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   Chapter 29 JASPER IN A NEW CHARACTER.

Frank and Fearless; or, The Fortunes of Jasper Kent By Jr. Horatio Alger Characters: 7689

Updated: 2017-12-01 00:02


It was a relief to be out of his prison, but it must be admitted that Jasper's situation was not particularly desirable or agreeable. It was midnight, and he was seated astride the roof of the house which had served as his prison. There seemed to be no chance to reach the street, except to slide down the roof, and that would be certain death.

Jasper looked about him in great perplexity.

As his deliverer had told him, the next house was a story higher than the one on whose roof he was seated, and, still more important, there was a side-window looking out in that direction. When Jasper saw this, hope sprang up in his heart.

"If that window is not fastened I can get in," he thought.

He edged his way along to the window, and found that to reach it he would have to slide down a little way and catch hold of the blind to prevent sliding too far.

"There's some risk about it," thought Jasper. "Shall I try it?"

I don't know whether Jasper was justified in taking the risk he did, for there was great danger of sliding over into the street. I don't think I should have ventured to do it; but our hero was fearless and courageous, and he resolved that, as this was the only method of escape, he would avail himself of it. As a precaution against slipping, however, he took off his shoes, and catching the strings in his teeth commenced the perilous descent. He succeeded in grasping the blind and staying his progress.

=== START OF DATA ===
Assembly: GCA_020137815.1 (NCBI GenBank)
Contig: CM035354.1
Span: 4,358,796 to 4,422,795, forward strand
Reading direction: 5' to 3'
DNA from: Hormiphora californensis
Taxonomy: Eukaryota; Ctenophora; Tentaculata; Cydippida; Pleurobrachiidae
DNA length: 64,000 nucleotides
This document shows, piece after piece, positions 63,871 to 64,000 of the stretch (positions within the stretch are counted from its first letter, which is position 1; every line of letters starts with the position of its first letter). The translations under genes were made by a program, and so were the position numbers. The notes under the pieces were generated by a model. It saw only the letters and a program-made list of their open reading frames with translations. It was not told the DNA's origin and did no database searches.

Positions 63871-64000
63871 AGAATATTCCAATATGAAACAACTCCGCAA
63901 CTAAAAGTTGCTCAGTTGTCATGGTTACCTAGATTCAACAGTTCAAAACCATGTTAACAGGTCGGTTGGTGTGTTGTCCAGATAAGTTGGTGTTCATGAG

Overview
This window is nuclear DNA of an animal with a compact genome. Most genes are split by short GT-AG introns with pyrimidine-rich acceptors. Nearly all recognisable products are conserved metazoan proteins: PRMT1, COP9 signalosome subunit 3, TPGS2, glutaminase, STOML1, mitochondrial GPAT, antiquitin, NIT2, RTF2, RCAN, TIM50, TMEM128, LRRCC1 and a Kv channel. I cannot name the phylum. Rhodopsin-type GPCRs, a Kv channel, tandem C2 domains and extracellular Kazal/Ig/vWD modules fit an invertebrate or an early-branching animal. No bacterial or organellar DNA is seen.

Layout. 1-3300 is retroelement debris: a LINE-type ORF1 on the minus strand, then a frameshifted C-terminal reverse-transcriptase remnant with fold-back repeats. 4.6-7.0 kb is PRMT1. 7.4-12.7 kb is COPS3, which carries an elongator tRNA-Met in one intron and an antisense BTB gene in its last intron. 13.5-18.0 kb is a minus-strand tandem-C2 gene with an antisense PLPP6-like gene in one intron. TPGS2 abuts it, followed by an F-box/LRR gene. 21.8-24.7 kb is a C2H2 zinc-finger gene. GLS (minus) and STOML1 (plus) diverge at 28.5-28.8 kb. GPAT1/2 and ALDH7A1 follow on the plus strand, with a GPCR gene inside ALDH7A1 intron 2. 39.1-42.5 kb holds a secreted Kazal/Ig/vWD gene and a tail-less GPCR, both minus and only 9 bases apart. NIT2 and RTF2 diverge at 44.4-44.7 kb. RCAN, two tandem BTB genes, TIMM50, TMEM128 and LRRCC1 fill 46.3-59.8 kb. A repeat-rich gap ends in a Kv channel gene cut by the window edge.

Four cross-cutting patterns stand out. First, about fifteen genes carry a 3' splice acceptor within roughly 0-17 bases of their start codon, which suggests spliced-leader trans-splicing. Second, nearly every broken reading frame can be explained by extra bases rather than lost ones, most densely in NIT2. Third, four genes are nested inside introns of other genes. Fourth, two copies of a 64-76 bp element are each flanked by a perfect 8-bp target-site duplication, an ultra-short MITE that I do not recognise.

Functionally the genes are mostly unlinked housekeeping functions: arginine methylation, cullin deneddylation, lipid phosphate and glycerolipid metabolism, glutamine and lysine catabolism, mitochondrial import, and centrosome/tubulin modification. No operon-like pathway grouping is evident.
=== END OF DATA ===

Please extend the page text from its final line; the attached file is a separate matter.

"Now, if the window should be fastened, what should I do?" he thought.

But it was not. He succeeded in raising it, and with a feeling of intense relief made his way into the chamber.

Then for the first time there flashed upon him the thought that he had placed himself in a very suspicious predicament. He had entered a house at midnight through the window. Why might he not be taken for a burglar? This was the way a burglar was likely to enter, and if he should be caught here his explanation would be considered very unsatisfactory.

Jasper, brave as he was, was startled by this thought, while simultaneously the difficulty of escape was forced upon him. He looked about him in mental disturbance.

It was a small attic chamber. There was a bed in the room, a wash-stand, a couple of chairs, and a clothes-press. This, being open, revealed a few clothes belonging, apparently, to a man.

"Why isn't he here?" thought Jasper, "and what shall I do if he comes?"